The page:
• High-risk op­por­tu­nity with a high chance of failure

  • Has ac­tive agents, namely to­bacco com­pa­nies, that push against in­ter­ven­tions in this space
    The ev­i­dence base for the best strate­gies to use to get to­bacco taxes raised is unclear

  • There are ma­jor difficul­ties in as­sess­ing the im­pact of a sin­gle or­ga­ni­za­tion in the space when mul­ti­ple or­ga­ni­za­tions are work­ing in the same location

Iron and folic acid fortification


  • Nutri­tion as a broad area is seen as a highly promis­ing area by a wide range of ex­ter­nal ex­perts in­clud­ing GiveWell and the Copen­hagen Consensus

  • Iron af­fects a wide range of health effects, of­ten lead­ing it to be un­der­val­ued in stan­dard calcu­la­tions. One ex­am­ple of this would be iron’s effects on de­pres­sion rates

  • There are large gaps in for­tifi­ca­tion in lower-in­come countries


  • Cer­tain lo­ca­tions are highly effec­tive to run this in­ter­ven­tion in (such as north­ern states in In­dia) but there are fewer gaps than for other interventions

  • Medium risk op­por­tu­nity with a medium chance of failure

  • There are many other nu­tri­tion-fo­cused or­ga­ni­za­tions, al­though none fo­cus­ing on iron and folic acid in India

  • Sub-stan­dard for­tifi­ca­tion may lead to a limited or non-im­pact­ful effect


Dis­solved oxy­gen for fish


  • Ex­tremely cost effec­tive when com­pared to other an­i­mal-fo­cused in­ter­ven­tions. The most cost-effec­tive di­rect in­ter­ven­tion we measured

  • Has a prece­dent in re­cent similar cage-free and broiler asks

  • Strong ev­i­dence baseHas strong path­ways to fund­ing as many donors con­sider fish a promis­ing fo­cus area

  • Has the pos­si­bil­ity of shift­ing the an­i­mal move­ment’s fish fo­cus in a much more effec­tive direction


  • Upfront re­search re­quired to de­ter­mine key vari­ables (e.g. op­ti­mal range of DO)
    Hetero­gene­ity be­tween species of fish makes it harder to gen­er­al­ize DO or other in­ter­ven­tions.

  • Find­ing tal­ent on the re­search side will be challeng­ing in the an­i­mal space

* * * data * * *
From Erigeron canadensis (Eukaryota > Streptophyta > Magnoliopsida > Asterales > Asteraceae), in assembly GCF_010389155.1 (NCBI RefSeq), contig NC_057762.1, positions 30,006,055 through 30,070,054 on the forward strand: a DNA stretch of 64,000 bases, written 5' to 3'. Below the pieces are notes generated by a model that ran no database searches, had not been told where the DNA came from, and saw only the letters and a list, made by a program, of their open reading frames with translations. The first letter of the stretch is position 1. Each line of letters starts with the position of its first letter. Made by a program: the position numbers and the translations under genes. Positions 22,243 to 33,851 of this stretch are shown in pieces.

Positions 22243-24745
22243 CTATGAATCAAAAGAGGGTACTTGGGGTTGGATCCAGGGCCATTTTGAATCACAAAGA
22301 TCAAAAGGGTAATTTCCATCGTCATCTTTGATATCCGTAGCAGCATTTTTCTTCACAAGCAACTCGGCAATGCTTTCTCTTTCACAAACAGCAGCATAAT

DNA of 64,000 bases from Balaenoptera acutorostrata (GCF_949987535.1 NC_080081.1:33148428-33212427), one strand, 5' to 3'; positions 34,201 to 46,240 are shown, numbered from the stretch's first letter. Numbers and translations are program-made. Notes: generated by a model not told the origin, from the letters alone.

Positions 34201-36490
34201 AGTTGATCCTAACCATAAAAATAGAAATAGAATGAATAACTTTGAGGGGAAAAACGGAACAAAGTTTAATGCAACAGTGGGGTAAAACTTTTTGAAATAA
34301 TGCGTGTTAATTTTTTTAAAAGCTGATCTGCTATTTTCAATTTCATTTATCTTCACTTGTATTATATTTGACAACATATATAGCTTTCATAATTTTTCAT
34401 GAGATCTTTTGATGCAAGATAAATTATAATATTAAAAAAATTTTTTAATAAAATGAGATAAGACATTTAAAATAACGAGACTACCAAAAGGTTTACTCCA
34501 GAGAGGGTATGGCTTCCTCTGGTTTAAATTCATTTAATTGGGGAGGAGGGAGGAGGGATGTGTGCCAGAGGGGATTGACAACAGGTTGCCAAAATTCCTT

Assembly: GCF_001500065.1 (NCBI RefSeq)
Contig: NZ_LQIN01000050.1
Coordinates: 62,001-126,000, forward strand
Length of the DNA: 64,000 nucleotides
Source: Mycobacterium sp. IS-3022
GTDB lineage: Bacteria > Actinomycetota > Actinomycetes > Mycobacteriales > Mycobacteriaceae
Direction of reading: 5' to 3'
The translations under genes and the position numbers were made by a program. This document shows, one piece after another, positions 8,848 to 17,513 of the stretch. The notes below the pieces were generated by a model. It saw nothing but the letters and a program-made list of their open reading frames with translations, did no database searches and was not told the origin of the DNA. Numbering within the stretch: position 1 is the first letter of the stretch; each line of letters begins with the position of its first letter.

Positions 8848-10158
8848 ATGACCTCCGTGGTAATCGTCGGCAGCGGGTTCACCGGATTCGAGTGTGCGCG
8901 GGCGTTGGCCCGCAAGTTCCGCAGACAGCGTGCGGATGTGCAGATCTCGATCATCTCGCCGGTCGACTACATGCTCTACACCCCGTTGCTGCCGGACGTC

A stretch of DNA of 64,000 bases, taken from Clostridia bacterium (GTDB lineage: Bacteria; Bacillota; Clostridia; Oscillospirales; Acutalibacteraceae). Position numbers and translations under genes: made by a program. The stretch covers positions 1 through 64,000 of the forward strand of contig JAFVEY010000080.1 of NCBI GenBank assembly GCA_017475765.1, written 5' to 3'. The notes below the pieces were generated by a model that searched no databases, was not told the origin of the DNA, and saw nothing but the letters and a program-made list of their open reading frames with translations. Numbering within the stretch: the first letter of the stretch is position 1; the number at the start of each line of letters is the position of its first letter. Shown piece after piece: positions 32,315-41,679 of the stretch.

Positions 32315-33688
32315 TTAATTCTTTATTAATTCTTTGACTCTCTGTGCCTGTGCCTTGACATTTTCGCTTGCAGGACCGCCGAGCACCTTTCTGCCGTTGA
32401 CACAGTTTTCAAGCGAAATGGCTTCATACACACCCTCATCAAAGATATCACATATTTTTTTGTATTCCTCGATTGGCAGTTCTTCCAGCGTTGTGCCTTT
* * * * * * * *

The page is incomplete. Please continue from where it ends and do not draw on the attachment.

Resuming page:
• Fish fo­cused char­i­ties would likely even­tu­ally get started so the coun­ter­fac­tual im­pact comes from the sub-fo­cus areas

Food for­tifi­ca­tion for egg-lay­ing hens


  • Strong ev­i­dence base rel­a­tive to other in­ter­ven­tions in the an­i­mal space

  • Less ini­tial re­search needed be­fore this or­ga­ni­za­tion could be founded

  • Feed cost is the largest sin­gle item cost in poul­try production

  • Room for scal­ing to other food-re­lated interventions

  • Nutri­tion is a well un­der­stood and cost-effec­tive intervention


  • The timing might not be op­ti­mal due to re­cent cage-free campaigns

  • Lower cost effec­tive­ness than other an­i­mal char­i­ties
    Some con­cerns re­gard­ing coun­ter­fac­tual re­place­abil­ity of the in­dus­try tak­ing into ac­count feed

  • There is a wide range of pos­si­ble nu­tri­tional im­prove­ments with ex­act effects on pain of birds be­ing less clear

Ask research


  • There is limited re­search in both the an­i­mal move­ment as a whole and even less di­rectly fo­cused on asks that can be made of gov­ern­ments or corporations

  • This type of re­search seems tractable and com­pared to other re­search, has quick feed­back loops

  • Given the low cost of a re­search or­ga­ni­za­tion fo­cused on this and that it is pos­si­ble to af­fect large cor­po­rate cam­paigns, it could be highly cost effective

  • Effec­tive al­tru­ists have a strong com­pet­i­tive ad­van­tage to found this idea


  • The im­pact de­pends strongly on the effec­tive­ness of cor­po­rate and gov­ern­men­tal cam­paign­s
    Im­pact re­lies on NGOs and or­ga­ni­za­tions up­dat­ing based on research

  • Founders will have to be very strong in both re­search and com­mu­ni­ca­tion skills

  • Rel­a­tively few asks are cho­sen an­nu­ally, so the feed­back loops are slow and there is down­time be­tween key choices

An­i­mal careers


  • Likely the char­ity idea the largest num­ber of fun­ders and ac­tivists will be ex­cited about

  • Meta-char­ity that could lead to other char­i­ties be­ing founded

  • Has a low floor for failure (even if done mod­er­ately well could have ma­jor benefits)

  • Has mod­els that can be repli­cated as a start­ing point (CSO in test­ing ideas, 80,000 hours in or­ga­ni­za­tional scope)

  • Could be very cost effec­tive if you take sur­veys of em­ployee de­mand at face value

  • Can be done in a wide range of lo­ca­tions effectively


  • Relies on other char­i­ties in the an­i­mal move­ment be­ing net pos­i­tive and effective

  • Re­quires a high level of com­mu­ni­ca­tion skills

  • Re­quires a broad un­der­stand­ing of a di­verse movement

  • Co-founders will have to be com­fortable with in­ter-or­ga­ni­za­tional interaction

  • Many will not un­der­stand the char­ity idea or how it helps the movement

  • Im­pact is in­di­rect and hard to measure

  • Very limited his­tor­i­cal re­search in the area so start­ing from scratch in many cases


The value
is not of type